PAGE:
Satay vendors are a recurring motif in his oeuvre, in line with Lee’s wish to paint the everyday. Through this painting, we may begin to see Indonesia through the eyes of a painter sympathetic to the Chinese style but also fluent in techniques of the West. This work depicts a man selling satay by the side of the street, brows furrowed deep in concentration as he works beneath a traditional bamboo structure. Three figures are crowded around the satay stall as another figure stands further right while tending to his horse. All eyes are turned towards the food: the coals in the fire are rendered in a glowing red in stark contrast to the earthy, sepia tones that dominate the rest of the composition. In the background, a man and a child are seen departing from the scene, their jaunty movement indicating a journey well spent as they head toward the fading light. Hints of trees and growth border the work in a loose, freeform style reminiscent of xieyi ink and wash painting.
This painting is seems to be an early experiment: the entire composition is washed in a hazy earth-brown, with outlines serving to delineate positions in the picture plane. Light is used to generate form, with the contours of faces and bodies emphasized with the careful use of shade and shadow, reminiscent of the Dutch master Rembrandt’s approach. This stylistic choice echoes the sentiment expressed by architect Louis Kahn, who famously noted: “Light is the giver of all form.” However, unlike Rembrandt’s heavy use of oil and pigment, Lee’s experiments in light and shadow incorporate the light and airy character of Chinese ink. He applies tone in diffuse swathes, lending an Impressionistic quality to his figures. The dream-like quality of the painting is further heightened with the “Chinese space”1 that surrounds each of his figures, a white glow emanating from each form that would only be heightened in his later works.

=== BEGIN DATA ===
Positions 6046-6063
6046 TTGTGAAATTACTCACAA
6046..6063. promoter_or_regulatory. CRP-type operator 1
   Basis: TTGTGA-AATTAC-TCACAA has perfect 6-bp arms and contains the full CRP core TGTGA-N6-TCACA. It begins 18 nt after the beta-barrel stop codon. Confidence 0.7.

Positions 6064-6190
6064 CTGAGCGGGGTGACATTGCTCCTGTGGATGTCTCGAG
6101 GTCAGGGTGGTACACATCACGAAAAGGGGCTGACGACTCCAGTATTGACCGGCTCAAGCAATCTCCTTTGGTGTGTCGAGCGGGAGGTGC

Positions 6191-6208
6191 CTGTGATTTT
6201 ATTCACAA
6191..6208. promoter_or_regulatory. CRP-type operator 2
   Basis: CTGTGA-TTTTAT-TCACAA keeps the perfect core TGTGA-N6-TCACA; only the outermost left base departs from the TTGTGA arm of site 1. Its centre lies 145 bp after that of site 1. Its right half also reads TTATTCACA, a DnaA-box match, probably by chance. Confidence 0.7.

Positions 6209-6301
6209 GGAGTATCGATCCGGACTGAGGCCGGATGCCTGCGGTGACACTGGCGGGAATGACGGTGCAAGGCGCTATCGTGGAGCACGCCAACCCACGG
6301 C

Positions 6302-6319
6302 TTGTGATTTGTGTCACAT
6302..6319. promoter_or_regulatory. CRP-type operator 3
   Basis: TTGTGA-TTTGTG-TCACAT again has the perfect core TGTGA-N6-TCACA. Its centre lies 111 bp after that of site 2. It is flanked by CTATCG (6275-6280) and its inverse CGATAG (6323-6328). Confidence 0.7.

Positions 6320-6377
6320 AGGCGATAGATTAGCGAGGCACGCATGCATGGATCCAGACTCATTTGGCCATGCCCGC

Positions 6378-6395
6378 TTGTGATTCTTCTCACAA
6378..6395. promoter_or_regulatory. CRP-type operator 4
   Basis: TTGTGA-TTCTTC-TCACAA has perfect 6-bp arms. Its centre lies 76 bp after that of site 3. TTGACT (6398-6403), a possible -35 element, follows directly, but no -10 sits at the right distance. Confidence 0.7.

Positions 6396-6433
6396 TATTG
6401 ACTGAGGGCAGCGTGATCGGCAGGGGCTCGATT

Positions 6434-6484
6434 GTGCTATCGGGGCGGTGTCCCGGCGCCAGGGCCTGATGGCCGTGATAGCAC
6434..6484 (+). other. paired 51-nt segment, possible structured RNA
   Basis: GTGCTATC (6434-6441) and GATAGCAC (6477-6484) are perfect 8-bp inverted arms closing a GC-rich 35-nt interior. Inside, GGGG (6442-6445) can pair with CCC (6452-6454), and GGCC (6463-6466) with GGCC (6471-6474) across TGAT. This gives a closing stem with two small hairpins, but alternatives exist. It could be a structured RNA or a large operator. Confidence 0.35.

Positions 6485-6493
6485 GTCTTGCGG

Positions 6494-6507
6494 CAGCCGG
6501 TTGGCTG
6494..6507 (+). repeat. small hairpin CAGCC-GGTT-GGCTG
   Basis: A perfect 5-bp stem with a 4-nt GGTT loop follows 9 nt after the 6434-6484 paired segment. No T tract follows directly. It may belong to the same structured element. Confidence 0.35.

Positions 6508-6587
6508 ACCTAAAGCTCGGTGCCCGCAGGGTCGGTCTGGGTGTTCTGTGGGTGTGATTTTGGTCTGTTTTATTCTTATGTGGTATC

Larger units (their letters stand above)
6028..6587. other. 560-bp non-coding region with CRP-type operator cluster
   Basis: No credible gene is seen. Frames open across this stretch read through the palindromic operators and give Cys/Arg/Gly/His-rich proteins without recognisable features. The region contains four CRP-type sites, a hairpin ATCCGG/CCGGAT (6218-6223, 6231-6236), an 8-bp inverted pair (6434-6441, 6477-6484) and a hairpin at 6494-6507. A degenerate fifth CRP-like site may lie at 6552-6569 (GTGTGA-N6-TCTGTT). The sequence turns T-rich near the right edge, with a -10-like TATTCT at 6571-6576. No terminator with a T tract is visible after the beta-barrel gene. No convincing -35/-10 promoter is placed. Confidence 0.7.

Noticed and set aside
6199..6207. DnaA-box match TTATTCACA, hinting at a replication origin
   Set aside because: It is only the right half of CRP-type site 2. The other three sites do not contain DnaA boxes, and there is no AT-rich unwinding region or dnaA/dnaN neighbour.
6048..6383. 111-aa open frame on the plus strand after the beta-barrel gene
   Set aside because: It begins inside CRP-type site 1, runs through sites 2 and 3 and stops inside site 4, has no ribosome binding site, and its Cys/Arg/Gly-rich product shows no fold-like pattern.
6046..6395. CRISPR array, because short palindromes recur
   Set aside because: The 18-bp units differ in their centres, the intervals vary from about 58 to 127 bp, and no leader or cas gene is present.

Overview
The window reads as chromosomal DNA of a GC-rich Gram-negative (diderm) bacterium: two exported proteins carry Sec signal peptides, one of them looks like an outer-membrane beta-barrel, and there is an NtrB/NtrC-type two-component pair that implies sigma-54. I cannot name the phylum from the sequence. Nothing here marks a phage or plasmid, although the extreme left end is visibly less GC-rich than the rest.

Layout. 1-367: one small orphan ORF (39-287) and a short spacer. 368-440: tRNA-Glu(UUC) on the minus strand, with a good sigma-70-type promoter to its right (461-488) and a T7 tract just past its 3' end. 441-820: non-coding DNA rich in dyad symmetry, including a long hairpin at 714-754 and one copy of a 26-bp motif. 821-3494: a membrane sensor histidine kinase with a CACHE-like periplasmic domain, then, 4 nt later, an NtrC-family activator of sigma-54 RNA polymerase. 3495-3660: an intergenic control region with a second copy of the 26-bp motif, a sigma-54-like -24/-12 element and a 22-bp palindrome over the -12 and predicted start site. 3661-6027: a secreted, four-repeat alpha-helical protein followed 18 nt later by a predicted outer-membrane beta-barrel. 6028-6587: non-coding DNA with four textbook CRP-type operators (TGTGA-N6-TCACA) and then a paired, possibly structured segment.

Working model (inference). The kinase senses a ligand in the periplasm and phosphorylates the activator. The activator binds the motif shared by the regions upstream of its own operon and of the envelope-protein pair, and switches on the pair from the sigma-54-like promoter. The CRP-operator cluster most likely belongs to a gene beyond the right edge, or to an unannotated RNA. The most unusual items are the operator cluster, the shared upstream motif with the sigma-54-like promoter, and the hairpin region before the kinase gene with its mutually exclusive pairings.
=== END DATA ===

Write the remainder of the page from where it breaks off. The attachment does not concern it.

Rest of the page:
Lee also innovated on Chinese art by introducing depth and Western perspective in his compositions, a technique he learnt after being awarded a prestigious scholarship by the Dutch government to study and travel in the West. This can be seen with the bridge in the background disappears into the distance, as if extending toward infinity. Furthermore, Lee selectively uses outline to extend the picture plane, with outlines in the background being more lightly rendering than the ones in the foreground, mimicking the focus instinctively made by human eyes.
Lee Man Fong’s choices of subject matter have always strayed towards the observational, his paintings often documenting scenes of daily life such as the purchase of an Indonesian food staple, the satay. His work is noted for its , reaching toward a quiet beauty to be found in harmony and coexistence, discovering a warmth that can be found through the intimacies of nature, family and community.
1 Claire Holt. Art In Indonesia: Continuities and Change. Cornell University Press, Ithaca: New York, 1967, p. 248.
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